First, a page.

In its final month, DISTILL work in collaboration with GATE Institute, and the Institute of Mathematics and Informatics of the Bulgarian Academy of Sciences was presented at one of the key international conferences in the digital domain, ICADL 2022. The 24th edition of the International Conference on Asian Digital Libraries, ICADL 2022 was hosted this year in Hanoi, Vietnam, from November 30 – December 2, 2022. Its main topic was “From Born-Physical to Born-Virtual: Augmenting Intelligence in Digital Libraries”.
Looking at emerging areas of innovation as one of the pillars of augmenting intelligence in digital libraries, DISTILL focused some of its effort on the emerging new ecosystems for digital cultural heritage, the Common European Data Space for Cultural Heritage, an effort spearheaded by Europeana Foundation.
To make a strong and compelling entry into the GLAM world, this new ecosystem needs to offer clear use cases which demonstrate that the data space allows for achieving results which were not viable within the existing infrastructures.
Our paper looked at the needs of users as captured by several recent studies. It shows that there is no consensus and a widely accepted model of user needs within the digital cultural heritage domain. However, the paper argues that the experience accumulated within GLAM Labs can provide inspirational use cases which can scale up from the single institution setting to the data space.
Some of the previous individual research projects delivered within the BL Labs used advanced tools for image analysis. Back in 2016, a project called “Nineteenth-century Newspaper Analytics“, by Paul Fyfe and Qian Ge was a runner up for the BL Labs research award. It explored “how can computer
vision and image processing techniques be adapted for large-scale interpretation of historical illustrations?” While here the focus was on exploring a specific set of digitised newspapers from the collection of the British Library, it is easy to imagine a use case which would take image identification, analysis and enriching metadata combining descriptions from different institutions in a data space use case.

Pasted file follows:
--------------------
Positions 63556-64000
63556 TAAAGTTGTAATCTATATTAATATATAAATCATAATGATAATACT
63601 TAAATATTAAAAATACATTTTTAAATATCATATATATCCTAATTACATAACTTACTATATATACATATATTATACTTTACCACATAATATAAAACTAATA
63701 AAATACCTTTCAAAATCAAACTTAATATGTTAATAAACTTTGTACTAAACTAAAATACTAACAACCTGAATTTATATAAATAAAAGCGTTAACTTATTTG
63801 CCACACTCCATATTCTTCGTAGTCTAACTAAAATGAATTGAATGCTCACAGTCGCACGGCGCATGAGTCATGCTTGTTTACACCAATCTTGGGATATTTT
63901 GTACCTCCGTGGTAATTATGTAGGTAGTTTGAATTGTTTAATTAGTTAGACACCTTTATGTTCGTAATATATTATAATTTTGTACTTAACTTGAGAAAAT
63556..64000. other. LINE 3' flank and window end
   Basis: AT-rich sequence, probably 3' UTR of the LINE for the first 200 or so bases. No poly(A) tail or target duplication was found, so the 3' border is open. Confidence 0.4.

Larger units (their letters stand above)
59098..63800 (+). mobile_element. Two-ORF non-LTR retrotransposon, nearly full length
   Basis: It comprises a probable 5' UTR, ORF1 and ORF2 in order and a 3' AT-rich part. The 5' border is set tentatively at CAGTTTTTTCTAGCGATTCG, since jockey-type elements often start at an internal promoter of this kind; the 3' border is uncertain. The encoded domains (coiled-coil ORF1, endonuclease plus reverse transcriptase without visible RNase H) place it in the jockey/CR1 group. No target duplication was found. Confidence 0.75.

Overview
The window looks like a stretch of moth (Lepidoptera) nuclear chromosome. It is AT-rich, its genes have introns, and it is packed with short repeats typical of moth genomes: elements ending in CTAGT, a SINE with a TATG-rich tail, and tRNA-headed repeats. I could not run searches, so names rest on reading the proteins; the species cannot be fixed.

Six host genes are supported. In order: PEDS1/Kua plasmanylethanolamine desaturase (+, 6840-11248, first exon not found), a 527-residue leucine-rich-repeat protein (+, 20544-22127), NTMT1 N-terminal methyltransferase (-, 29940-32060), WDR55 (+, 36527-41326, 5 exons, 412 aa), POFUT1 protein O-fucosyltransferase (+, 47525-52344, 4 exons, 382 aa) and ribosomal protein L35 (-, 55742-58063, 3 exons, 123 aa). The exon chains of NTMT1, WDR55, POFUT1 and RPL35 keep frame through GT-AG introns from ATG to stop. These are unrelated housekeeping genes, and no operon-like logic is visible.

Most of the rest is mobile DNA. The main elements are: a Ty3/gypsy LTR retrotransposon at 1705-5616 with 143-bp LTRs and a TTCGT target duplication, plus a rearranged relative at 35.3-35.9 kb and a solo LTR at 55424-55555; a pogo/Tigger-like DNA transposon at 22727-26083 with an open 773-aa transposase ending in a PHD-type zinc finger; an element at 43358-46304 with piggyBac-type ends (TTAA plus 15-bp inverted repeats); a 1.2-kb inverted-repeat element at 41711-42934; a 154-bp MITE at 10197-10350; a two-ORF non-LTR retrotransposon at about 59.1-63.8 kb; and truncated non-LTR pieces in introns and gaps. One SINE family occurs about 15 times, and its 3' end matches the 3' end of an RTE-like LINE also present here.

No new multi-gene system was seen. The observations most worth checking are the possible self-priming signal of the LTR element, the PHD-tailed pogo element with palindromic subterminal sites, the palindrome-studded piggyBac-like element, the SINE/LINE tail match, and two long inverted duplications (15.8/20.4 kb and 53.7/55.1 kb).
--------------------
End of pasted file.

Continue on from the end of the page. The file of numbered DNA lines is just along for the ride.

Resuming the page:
Here is a use case which can be implemented with the common European data space. Imagine that an archivist (or even a citizen with a personal archive) has a historical photograph of a person who has not been identified so far. Using the services a data space provides, the user can put in a request to discover photographs of the same person. If the data space integrates intelligent tools for image search based on similarity, photographs of the same person can be discovered in other archives or in newspaper collections! In fact, some of these collections might have metadata which would help to confirm the name of the person on the photograph, and where this photo had been taken. Using the data space goes beyond discovering the image but also adds valuable information, which our archivist lacked.
A more sophisticated example is illustrating how use cases can be built using several data spaces. The urban data space can use data from the data space for cultural heritage to create a rich layer of additional details on historical buildings. This can be used by a tourism data space for providing users with personalised cultural routes, in the spirit of an experimental work discussed by Pavel Kats and Alex Tursky in in September 2022 during the Europeana annual conference in the Hague.
Currently, a task force within the Europeana Aggregators Forum is exploring potential use cases and scenarios, if you are interested in this topic you could explore their work and possibly join the task force.
Publication details: Dobreva, M., Stefanov, K., Ivanova, K. (2022). Data Spaces for Cultural Heritage: Insights from GLAM Innovation Labs. In: Tseng, YH., Katsurai, M., Nguyen, H.N. (eds) From Born-Physical to Born-Virtual: Augmenting Intelligence in Digital Libraries. ICADL 2022. Lecture Notes in Computer Science, vol 13636. Springer, Cham. https://doi.org/10.1007/978-3-031-21756-2_41